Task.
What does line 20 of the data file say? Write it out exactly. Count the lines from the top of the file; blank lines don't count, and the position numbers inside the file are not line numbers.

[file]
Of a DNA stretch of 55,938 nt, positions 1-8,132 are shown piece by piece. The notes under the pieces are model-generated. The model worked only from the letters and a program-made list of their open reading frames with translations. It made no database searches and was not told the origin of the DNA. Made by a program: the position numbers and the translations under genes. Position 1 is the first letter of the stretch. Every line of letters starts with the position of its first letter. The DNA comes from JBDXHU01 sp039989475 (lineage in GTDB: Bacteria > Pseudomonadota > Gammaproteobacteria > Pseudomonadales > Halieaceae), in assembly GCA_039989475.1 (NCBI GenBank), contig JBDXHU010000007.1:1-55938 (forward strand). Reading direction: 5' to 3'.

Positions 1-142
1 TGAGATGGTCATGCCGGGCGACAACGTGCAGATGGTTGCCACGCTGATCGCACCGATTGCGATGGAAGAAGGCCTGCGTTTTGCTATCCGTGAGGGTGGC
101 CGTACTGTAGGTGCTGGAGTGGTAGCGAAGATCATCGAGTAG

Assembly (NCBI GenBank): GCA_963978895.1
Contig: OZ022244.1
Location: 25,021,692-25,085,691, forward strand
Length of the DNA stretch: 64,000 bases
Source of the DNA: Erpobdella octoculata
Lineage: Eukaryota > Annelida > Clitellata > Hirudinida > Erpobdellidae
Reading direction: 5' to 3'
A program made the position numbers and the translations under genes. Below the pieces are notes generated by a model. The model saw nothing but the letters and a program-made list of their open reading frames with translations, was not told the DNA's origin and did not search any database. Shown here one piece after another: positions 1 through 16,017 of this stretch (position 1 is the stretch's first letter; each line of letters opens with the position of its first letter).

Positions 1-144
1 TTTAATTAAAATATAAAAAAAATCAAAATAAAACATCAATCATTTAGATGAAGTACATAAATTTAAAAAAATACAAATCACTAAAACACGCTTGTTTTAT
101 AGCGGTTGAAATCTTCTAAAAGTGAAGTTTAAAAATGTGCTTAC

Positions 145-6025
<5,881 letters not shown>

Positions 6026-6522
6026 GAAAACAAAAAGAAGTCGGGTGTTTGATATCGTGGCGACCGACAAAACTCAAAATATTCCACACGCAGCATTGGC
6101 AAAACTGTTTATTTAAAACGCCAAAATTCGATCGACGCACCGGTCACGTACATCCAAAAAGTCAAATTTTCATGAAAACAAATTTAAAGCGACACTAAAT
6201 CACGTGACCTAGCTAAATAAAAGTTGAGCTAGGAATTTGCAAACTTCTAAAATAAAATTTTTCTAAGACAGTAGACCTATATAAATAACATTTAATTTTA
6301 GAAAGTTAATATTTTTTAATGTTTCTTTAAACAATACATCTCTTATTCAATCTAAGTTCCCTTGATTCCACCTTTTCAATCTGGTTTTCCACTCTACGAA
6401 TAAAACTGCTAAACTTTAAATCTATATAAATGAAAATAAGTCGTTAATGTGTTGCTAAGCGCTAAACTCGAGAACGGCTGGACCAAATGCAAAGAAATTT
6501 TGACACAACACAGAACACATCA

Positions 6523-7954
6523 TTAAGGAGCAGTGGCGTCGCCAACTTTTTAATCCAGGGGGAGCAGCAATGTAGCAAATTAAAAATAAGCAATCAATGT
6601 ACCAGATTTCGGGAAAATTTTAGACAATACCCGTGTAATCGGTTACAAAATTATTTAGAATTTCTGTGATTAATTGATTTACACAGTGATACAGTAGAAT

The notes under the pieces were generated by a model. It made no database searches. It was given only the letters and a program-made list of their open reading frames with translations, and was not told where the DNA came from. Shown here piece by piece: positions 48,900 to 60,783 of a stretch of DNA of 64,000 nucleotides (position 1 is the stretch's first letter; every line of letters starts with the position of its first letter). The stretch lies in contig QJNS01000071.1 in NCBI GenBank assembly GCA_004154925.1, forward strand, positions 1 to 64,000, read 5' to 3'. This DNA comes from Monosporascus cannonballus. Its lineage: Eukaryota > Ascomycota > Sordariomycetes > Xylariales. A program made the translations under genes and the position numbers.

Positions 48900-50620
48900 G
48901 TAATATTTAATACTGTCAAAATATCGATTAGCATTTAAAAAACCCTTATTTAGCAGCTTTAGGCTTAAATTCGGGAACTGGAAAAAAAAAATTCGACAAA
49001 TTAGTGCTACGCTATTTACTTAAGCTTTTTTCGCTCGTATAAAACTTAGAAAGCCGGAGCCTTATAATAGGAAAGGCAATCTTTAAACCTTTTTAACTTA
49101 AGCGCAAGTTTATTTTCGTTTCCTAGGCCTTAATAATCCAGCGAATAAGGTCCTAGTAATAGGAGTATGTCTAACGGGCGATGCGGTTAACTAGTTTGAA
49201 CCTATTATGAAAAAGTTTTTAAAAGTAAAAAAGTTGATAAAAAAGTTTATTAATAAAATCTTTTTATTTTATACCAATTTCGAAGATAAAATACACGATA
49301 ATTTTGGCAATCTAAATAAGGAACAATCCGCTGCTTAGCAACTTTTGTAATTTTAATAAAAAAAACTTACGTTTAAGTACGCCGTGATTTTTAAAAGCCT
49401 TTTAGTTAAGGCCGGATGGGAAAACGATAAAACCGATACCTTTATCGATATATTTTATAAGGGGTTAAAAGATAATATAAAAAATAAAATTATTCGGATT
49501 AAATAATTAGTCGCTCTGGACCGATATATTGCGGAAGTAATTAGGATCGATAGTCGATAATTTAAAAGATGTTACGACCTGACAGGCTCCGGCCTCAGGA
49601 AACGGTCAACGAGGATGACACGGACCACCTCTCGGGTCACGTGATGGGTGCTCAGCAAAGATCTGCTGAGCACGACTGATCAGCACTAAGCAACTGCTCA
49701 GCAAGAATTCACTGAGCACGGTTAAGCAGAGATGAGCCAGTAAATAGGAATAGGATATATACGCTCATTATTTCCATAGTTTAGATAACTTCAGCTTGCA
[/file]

6101 AAAACTGTTTATTTAAAACGCCAAAATTCGATCGACGCACCGGTCACGTACATCCAAAAAGTCAAATTTTCATGAAAACAAATTTAAAGCGACACTAAAT